These Shapeshifting Metals Could Be the Future of Flight

Humanity may be divided on a great many issues, but most would agree that it would be very cool to have airplane wings made of shapeshifting metal. The geometry of those fabulous foils affects virtually every aspect of flight, and making them from metal that can change its shape in midair could make your journey smoother, safer, and more efficient.

Shapeshifting wings aren't new. The Wright brothers flew over the North Carolina sand dunes using a hip brace and wires to warp the Flyer’s cloth-and-wood wings. Modern aircraft achieve the same results—OK, much better results—with mechanically driven flaps, slats, ailerons, spoilers, elevators, and rudders.

“If you look at conventional aircraft technology, you have so many moving parts,” says Othmane Benafan, an engineer at NASA's Glenn Research Center. Those moving parts are essential—they are how pilots steer, reduce turbulence, take off, land, and basically do everything else besides glide aimlessly. But the actuators, cables, motors, lubricant, hydraulic gear, and other bits needed move those parts around take up weight and space—precious resources on any aircraft.

The alternative is to move those wing parts using shapeshifting metals. Or, as they’re known to engineers, shape memory alloys. “Parts made from shape memory alloys are typically 10 to 20 percent the size and weight of a conventional part,” says Jim Mabe, a shape memory alloy guru at Boeing. For an industry that spent $133 billion on fuel last year, anything smaller and lighter is exciting news.

Shape memory alloys are essentially reversible Shrinky Dinks. When heated to certain temperatures, they shrink, twist, and bend. Cool them off, and they return to their original shape. Hot, cold, hot—shape memory alloys can cycle back and forth millions of times without wearing out. All you need is the ability to generate heat or pull it from some other, already spicy hot part of the plane, like the engine.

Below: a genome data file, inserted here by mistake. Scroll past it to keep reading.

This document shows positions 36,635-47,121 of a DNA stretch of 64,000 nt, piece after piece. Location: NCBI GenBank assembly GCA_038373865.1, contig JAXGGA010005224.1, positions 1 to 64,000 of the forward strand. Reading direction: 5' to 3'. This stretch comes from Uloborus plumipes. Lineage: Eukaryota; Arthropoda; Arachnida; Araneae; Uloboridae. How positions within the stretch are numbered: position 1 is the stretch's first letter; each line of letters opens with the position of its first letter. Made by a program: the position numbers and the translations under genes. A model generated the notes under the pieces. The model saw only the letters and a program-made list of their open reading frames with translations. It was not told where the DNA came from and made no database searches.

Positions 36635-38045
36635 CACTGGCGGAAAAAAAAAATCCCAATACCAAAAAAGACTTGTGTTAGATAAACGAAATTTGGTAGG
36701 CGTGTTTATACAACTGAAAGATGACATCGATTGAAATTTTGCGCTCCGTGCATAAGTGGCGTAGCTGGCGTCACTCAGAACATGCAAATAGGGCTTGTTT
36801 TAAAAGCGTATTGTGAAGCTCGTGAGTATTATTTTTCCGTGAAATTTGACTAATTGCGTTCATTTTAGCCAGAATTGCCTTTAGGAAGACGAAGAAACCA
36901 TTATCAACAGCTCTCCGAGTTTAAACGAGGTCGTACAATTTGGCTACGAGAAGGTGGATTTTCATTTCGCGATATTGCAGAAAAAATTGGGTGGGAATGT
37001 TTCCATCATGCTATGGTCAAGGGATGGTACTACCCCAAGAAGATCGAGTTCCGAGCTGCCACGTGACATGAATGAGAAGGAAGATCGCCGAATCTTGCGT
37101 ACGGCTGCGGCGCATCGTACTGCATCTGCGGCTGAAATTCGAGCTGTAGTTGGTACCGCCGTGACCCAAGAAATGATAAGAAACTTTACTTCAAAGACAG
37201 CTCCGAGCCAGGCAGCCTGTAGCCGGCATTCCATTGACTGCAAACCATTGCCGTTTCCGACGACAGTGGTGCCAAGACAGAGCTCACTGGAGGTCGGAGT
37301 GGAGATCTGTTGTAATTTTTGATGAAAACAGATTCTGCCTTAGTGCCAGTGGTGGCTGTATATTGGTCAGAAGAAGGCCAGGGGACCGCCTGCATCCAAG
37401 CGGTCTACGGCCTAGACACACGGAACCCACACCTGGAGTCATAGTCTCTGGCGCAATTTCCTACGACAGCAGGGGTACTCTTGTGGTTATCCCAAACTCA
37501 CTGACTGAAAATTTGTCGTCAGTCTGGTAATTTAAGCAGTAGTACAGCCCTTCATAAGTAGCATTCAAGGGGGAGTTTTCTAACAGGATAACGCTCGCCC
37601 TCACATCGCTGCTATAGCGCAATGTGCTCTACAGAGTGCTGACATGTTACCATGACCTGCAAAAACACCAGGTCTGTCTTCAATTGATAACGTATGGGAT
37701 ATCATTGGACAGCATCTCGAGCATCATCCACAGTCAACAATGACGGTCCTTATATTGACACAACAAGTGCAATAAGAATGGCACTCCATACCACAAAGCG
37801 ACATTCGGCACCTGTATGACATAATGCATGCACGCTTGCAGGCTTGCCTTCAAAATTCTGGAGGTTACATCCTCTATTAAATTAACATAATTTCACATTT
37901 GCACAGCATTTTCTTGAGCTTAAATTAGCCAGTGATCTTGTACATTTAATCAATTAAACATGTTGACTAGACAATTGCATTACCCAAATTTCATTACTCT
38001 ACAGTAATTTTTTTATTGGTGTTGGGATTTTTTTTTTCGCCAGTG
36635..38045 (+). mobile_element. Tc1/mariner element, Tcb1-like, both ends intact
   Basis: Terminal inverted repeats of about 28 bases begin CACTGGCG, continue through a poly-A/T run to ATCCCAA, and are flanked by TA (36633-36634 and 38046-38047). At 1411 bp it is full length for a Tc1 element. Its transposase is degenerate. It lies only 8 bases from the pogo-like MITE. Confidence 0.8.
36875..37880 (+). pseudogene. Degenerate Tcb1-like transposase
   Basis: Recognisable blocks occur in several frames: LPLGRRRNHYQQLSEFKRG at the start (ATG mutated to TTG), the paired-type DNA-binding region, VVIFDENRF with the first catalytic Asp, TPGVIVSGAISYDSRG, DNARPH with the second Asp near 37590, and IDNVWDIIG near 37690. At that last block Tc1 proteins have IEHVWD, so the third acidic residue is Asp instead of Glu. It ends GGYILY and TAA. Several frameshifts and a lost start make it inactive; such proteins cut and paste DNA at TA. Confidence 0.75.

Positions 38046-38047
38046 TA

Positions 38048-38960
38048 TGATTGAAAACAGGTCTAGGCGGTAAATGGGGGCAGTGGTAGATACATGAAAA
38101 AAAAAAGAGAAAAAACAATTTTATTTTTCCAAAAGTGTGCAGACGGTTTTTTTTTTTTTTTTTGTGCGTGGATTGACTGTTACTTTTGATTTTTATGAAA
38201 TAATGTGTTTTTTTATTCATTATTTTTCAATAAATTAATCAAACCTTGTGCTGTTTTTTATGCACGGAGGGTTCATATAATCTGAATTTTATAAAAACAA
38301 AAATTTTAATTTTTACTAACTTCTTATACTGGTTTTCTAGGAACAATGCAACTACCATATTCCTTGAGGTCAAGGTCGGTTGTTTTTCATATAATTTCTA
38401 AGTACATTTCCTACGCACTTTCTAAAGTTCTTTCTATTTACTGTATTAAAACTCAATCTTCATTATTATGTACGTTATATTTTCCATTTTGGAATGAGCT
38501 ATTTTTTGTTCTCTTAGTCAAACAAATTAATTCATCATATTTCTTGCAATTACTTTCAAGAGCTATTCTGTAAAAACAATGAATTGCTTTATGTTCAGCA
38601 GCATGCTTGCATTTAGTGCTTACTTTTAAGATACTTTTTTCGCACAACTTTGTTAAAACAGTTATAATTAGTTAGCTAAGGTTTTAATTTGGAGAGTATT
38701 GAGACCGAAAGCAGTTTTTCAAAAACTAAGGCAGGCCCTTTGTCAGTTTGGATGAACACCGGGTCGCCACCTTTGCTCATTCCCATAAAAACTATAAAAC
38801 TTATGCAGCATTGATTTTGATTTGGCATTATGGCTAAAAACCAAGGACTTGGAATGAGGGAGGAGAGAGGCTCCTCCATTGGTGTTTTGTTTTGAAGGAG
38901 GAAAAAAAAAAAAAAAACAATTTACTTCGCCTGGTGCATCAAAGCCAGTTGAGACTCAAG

Aircraft makers, researchers, and government agencies like NASA can use these metals to do more than just reduce fuel bills. Shape memory alloys can also be used to add moving parts to a plane, doing things that would cost too much in size and weight using conventional mechanics. For instance, quieting a jet engine's roar. Temperature activated fold-up wings would allow aircraft carriers to cram more fighters on deck. This tech might even quell sonic booms, opening the door to the revival of supersonic passenger jets like the Concorde.

Down Shape Memory Lane

Shape memory alloys were developed in the aerospace field, though not for flight, per se. In 1959, at the Naval Ordnance1 Laboratory, a researcher named William Buehler was developing materials for intercontinental ballistic missile nose cones that could endure the extreme temperatures and pressures of doing missile stuff like flying to the edge of space, then reentering the atmosphere. Buehler came up with an alloy of nickel and titanium that was not only strong and fatigue resistant but also super malleable at high temperatures. He discovered the alloy’s most surprising feature by purposely dropping bars of the stuff on his shop floor and listening to the thuds. (I know, these are the kinds of stories people should be telling STEM-shy kids.)